Read on to learn the basics of Medicare—from what your coverage options are to how and when to enroll in Medicare.
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There are 952,000 Medicare beneficiaries in Kentucky, making up 21% of Kentucky’s total population. 20% of Kentucky Medicare beneficiaries have dual eligibility and are on both Medicare and Medicaid.
When you first sign up for Medicare, you enroll in Original Medicare (Parts A & B). Once enrolled, you can choose to stay on Original Medicare with the option to add a Medigap plan and/or a prescription drug plan. You can also choose to switch from Original Medicare to a Medicare Advantage (Medicare Part C) plan. Which coverage options are best for you depends on your unique healthcare needs. It’s best to speak with a licensed Medicare agent who can help you understand the pros and cons of your Medicare options available in Kentucky.
56% of Kentucky Medicare recipients are on Original Medicare (with or without additional coverage) and the other 44% are on a Medicare Advantage plan (source).
44% of Kentucky Medicare beneficiaries have enrolled in one of the 73 Medicare Advantage plans available in the state. The number available to you depends on the county you live in. For example, in 2023, Jefferson County, Kentucky has 37 Medicare Advantage plans and Kenton County has 44. To hear about Medicare Advantage plans, schedule a free consultation with one of our licensed Kentucky Medicare agents or call us today at (888) 604-0055.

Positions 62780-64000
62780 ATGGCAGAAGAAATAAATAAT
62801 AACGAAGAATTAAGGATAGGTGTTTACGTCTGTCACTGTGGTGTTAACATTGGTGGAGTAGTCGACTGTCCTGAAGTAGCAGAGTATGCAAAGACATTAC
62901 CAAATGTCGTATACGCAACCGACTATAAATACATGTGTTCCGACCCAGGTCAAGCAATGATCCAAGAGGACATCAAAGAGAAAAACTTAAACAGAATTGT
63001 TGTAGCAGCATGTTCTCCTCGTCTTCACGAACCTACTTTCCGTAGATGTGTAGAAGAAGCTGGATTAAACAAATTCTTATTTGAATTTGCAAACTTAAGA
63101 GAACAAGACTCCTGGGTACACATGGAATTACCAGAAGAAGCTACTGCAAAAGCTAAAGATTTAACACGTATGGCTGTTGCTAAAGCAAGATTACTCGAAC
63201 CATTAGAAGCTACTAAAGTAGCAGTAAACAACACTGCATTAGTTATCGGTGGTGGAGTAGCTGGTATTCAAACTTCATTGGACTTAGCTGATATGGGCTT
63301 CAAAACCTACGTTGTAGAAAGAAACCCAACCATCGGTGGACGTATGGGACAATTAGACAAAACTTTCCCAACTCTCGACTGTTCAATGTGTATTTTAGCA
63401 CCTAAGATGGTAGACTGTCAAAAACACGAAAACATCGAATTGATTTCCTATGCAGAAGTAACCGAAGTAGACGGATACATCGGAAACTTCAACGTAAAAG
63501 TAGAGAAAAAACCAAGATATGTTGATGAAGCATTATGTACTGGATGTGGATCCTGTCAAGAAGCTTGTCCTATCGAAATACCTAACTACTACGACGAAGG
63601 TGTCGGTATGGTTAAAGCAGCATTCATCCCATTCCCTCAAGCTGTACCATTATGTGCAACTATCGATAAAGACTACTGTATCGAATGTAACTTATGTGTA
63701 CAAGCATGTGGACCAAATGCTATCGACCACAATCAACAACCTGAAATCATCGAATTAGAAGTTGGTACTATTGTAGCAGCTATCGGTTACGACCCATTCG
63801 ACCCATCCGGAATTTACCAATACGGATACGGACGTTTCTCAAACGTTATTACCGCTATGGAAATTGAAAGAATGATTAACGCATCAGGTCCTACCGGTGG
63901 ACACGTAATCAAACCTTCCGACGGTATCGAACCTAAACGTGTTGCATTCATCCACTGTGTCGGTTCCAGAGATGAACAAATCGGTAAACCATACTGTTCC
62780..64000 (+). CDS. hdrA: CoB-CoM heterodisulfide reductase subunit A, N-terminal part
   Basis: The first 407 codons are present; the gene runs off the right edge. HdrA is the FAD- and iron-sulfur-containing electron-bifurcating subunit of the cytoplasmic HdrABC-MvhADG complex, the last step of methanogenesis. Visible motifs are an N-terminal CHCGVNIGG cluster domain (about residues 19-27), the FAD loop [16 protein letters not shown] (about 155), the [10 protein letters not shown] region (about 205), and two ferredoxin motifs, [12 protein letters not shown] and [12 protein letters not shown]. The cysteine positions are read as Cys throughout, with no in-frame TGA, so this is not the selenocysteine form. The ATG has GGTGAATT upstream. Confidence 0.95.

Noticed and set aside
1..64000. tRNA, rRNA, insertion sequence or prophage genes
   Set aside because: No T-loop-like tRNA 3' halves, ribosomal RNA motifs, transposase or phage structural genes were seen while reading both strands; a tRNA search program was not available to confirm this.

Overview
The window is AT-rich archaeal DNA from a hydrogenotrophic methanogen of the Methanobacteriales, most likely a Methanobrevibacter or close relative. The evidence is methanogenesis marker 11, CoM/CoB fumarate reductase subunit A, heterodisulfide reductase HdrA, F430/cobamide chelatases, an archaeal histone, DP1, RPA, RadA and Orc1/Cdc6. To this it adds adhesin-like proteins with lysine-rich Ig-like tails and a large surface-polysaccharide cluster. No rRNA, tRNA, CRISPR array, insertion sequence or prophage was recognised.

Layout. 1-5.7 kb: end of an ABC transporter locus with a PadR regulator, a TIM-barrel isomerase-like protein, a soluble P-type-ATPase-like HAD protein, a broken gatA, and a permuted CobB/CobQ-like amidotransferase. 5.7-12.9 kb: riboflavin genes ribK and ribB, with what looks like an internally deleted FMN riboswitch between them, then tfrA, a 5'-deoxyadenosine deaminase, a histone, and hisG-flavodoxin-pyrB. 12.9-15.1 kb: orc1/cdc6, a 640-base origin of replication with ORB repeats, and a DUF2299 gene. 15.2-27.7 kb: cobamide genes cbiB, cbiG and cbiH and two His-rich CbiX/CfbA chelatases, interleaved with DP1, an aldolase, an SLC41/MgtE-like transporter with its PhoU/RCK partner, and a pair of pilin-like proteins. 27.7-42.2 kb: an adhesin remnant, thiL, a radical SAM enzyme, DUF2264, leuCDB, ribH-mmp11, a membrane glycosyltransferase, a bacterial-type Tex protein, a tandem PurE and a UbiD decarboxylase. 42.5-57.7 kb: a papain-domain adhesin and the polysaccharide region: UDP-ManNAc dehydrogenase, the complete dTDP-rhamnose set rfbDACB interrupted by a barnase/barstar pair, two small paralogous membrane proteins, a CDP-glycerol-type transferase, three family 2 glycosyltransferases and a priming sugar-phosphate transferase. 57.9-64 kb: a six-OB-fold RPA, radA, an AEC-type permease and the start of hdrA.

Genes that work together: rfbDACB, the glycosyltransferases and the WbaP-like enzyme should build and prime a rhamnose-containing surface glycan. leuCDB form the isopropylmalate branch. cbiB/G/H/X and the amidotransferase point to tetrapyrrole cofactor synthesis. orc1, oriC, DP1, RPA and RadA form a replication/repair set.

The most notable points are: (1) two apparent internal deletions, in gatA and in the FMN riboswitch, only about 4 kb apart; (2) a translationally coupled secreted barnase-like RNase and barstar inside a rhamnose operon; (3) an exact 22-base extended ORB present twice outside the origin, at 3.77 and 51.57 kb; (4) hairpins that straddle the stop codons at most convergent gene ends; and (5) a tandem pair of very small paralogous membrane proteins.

Medicare Advantage plans provide a bundled approach to Medicare. They cover at least the same amount as Original Medicare (Parts A & B). Unlike Original Medicare, they have out-of-pocket limits to protect beneficiaries against catastrophic costs.
Additionally, these plans often come with low or no premiums (but you do still need to pay your Part B premiums). They also offer additional benefits, like:
Dental, vision, and hearing benefits
Over-the-counter cash cards
Transportation services for doctor appointments
If you’re considering one of the Kentucky Medicare Advantage plans, be careful. Make sure the plan you choose covers your healthcare needs first, including the doctors you prefer and the prescriptions you take. You should also be aware of some of the common Medicare Advantage complaints. These include:
Limited provider networks
Higher out-of-pocket costs when compared to coverage from Original Medicare + Medigap